Fragmentary, No. 19

We must be aware of the dangers that lie in our most generous wishes. Some paradox of our nature leads us, when once we have made our fellow men the objects of our enlightened interest, to go on to make them the objects of our pity, then of our wisdom, ultimately of our coercion.

• Lionel Trilling, The Liberal Imagination

Fragmentary, No. 17

But our notebooks give us away, for however dutifully we record what we see around us, the common denominator of all we see is always, transparently, shamelessly, the implacable “I.” We are not talking here about the kind of notebook that is patently for public consumption, a structural conceit for binding together a series of graceful pensées; we are talking about something private, about bits of the mind’s string too short to use, an indiscriminate and erratic assemblage with meaning only for its maker.

♦ Joan Didion, “On Keeping a Notebook”

Fragmentary, No. 15

Marilyn Strathern . . . taught me that “it matters what ideas we use to think other ideas (with).” Strathern is an ethnographer of thinking practices. She embodies for me the arts of feminist speculative fabulation in the scholarly mode. It matters what matters we use to think other matters with; it matters what stories we tell to tell other stories with; it matters what knots knot knots, what thoughts think thoughts, what descriptions describe descriptions, what ties tie ties. It matters what stories make worlds, what worlds make stories. Strathern wrote about accepting the risk of relentless contingency; she thinks about anthropology as the knowledge practice that studies relations with relations, that puts relations at risk with other relations, from unexpected other worlds.

♦ Donna Haraway, Staying with the Trouble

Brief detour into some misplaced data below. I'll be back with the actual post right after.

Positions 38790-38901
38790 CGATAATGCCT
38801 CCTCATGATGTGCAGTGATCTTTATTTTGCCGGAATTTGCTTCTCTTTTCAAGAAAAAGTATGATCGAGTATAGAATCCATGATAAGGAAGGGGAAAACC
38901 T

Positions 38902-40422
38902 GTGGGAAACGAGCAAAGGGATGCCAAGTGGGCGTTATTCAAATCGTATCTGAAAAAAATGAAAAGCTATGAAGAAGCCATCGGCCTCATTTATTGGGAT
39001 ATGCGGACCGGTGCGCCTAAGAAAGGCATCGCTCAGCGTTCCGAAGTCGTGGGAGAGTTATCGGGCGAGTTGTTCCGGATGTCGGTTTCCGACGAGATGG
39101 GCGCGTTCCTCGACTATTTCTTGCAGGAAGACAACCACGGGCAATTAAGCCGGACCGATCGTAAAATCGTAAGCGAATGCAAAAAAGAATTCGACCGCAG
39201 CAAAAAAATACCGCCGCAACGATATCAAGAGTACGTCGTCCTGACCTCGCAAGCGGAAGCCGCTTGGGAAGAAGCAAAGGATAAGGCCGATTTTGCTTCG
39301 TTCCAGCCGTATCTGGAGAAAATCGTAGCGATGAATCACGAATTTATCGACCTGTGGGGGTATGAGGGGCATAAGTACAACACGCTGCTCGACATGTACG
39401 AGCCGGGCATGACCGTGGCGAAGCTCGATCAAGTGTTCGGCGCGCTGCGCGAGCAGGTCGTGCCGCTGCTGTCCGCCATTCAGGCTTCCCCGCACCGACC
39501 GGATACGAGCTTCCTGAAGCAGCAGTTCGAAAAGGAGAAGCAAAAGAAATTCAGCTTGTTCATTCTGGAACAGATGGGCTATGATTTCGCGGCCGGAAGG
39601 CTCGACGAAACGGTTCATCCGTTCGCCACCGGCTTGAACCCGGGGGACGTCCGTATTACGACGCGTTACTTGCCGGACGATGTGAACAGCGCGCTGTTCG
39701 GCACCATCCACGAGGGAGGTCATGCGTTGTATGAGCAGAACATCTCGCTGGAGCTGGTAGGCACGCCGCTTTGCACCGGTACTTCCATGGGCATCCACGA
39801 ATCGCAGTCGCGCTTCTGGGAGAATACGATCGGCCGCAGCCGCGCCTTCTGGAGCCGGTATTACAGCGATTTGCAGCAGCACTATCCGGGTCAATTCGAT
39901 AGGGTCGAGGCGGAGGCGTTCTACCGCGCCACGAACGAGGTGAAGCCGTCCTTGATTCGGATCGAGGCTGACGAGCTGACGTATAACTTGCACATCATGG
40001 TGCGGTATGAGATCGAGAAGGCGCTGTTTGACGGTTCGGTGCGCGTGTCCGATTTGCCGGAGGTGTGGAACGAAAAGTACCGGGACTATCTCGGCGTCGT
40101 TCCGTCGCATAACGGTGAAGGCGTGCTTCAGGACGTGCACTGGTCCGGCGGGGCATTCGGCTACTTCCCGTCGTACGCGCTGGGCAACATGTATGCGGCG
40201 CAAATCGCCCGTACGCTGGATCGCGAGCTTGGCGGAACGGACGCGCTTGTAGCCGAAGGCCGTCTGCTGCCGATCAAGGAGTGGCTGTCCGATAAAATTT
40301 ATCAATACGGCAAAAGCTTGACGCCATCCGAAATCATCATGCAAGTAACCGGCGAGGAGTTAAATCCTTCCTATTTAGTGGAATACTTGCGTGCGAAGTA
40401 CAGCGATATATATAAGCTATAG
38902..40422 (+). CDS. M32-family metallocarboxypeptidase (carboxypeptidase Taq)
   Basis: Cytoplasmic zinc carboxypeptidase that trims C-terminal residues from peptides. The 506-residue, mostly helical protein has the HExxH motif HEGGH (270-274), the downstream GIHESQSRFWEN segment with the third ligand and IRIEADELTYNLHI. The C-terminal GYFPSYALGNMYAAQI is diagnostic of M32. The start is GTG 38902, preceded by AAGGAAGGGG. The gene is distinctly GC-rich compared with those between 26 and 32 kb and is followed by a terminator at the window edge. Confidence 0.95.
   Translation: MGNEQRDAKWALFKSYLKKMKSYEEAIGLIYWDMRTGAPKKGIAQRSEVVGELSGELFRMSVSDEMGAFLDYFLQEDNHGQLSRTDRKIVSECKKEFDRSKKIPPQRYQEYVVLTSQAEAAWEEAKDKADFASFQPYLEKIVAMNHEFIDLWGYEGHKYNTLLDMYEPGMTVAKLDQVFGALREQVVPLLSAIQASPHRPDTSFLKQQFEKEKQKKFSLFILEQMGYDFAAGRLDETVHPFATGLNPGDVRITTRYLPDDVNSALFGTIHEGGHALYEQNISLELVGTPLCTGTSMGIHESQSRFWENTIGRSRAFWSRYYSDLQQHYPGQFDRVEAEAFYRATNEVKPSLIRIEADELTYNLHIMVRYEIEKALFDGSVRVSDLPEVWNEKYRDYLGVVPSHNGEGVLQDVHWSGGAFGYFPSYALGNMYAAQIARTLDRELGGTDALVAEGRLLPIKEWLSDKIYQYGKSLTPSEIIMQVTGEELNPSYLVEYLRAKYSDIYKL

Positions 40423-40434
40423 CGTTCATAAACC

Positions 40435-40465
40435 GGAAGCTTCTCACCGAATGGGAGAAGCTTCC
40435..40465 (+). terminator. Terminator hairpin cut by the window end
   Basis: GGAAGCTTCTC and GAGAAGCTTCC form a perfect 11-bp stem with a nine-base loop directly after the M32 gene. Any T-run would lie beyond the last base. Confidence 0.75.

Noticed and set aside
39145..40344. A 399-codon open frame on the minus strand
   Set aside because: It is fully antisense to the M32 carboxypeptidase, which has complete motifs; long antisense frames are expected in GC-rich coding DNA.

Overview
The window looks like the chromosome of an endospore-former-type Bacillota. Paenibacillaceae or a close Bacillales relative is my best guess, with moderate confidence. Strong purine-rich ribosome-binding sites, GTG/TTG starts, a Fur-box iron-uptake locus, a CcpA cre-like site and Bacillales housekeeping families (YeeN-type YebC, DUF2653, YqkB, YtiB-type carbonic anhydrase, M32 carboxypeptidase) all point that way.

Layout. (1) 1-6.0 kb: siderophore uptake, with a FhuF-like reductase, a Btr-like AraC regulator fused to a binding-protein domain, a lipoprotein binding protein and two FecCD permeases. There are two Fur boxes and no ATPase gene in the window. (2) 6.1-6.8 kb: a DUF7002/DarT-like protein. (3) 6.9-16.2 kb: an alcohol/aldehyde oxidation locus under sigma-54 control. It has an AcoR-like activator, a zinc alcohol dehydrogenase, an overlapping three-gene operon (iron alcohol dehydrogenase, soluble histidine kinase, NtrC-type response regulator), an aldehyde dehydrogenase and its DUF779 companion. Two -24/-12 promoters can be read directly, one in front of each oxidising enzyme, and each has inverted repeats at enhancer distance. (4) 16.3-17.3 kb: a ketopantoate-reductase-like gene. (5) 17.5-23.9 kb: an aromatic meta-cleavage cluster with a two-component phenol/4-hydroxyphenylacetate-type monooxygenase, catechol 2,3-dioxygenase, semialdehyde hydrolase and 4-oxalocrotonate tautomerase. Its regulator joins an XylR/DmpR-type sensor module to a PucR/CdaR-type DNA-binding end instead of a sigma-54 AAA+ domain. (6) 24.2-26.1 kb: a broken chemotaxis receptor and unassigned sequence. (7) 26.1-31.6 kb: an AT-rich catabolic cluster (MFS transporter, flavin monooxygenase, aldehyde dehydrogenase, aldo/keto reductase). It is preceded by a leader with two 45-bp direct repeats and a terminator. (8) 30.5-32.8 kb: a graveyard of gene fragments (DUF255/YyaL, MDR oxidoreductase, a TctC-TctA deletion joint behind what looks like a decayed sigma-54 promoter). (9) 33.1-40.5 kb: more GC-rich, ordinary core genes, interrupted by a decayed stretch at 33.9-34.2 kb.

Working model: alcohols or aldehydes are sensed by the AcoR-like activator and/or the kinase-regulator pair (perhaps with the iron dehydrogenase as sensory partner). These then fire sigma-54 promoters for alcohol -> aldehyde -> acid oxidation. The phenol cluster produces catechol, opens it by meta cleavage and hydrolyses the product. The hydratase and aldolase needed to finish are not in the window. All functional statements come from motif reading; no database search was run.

Fragmentary, No. 14

In the past we have always assumed that the external world around us has represented reality, however confusing or uncertain, and that the inner world of our minds, its dreams, hopes, ambitions, represented the realm of fantasy and the imagination. These roles, it seems to me, have been reversed. The most prudent and effective method of dealing with the world around us is to assume that it is a complete fiction – conversely, the one small node of reality left to us is inside our own heads. Freud’s classic distinction between the latent and manifest content of the dream, between the apparent and the real, now needs to be applied to the external world of so-called reality.

♦ J. G. Ballard, 1995 Introduction to Crash

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Fragmentary, No. 13

Of course the pornographic imagination is hardly the only form of consciousness that proposes a total universe. Another is the type of imagination that has generated modern symbolic logic. In the total universe proposed by the logician’s imagination, all statements can be broken down or chewed up to make it possible to rerender them in the form of logical language; those parts of ordinary language that don’t fit are simply lopped off. Certain of the well-known states of the religious imagination, to take another example, operate in the same cannibalistic way, engorging all materials made available to them for retranslation into phenomena saturated with the religious polarities. . . .

♦ Susan Sontag, “The Pornographic Imagination”